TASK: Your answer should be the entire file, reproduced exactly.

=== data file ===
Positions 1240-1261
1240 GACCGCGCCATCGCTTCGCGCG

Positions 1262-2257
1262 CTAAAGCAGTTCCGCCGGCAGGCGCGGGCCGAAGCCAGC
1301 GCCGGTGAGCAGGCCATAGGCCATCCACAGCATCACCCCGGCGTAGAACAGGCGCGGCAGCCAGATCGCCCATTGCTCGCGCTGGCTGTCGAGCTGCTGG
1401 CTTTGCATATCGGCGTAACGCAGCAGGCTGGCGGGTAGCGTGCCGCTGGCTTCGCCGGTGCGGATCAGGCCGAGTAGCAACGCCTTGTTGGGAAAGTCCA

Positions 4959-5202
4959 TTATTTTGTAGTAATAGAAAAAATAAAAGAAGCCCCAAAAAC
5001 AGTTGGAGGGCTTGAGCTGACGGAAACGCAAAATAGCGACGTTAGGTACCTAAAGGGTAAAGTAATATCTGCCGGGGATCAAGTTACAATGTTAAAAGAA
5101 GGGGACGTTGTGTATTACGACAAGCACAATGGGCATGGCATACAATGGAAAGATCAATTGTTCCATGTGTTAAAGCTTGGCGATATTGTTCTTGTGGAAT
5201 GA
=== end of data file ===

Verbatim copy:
Positions 1240-1261
1240 GACCGCGCCATCGCTTCGCGCG

Positions 1262-2257
1262 CTAAAGCAGTTCCGCCGGCAGGCGCGGGCCGAAGCCAGC
1301 GCCGGTGAGCAGGCCATAGGCCATCCACAGCATCACCCCGGCGTAGAACAGGCGCGGCAGCCAGATCGCCCATTGCTCGCGCTGGCTGTCGAGCTGCTGG
1401 CTTTGCATATCGGCGTAACGCAGCAGGCTGGCGGGTAGCGTGCCGCTGGCTTCGCCGGTGCGGATCAGGCCGAGTAGCAACGCCTTGTTGGGAAAGTCCA

Positions 4959-5202
4959 TTATTTTGTAGTAATAGAAAAAATAAAAGAAGCCCCAAAAAC
5001 AGTTGGAGGGCTTGAGCTGACGGAAACGCAAAATAGCGACGTTAGGTACCTAAAGGGTAAAGTAATATCTGCCGGGGATCAAGTTACAATGTTAAAAGAA
5101 GGGGACGTTGTGTATTACGACAAGCACAATGGGCATGGCATACAATGGAAAGATCAATTGTTCCATGTGTTAAAGCTTGGCGATATTGTTCTTGTGGAAT
5201 GA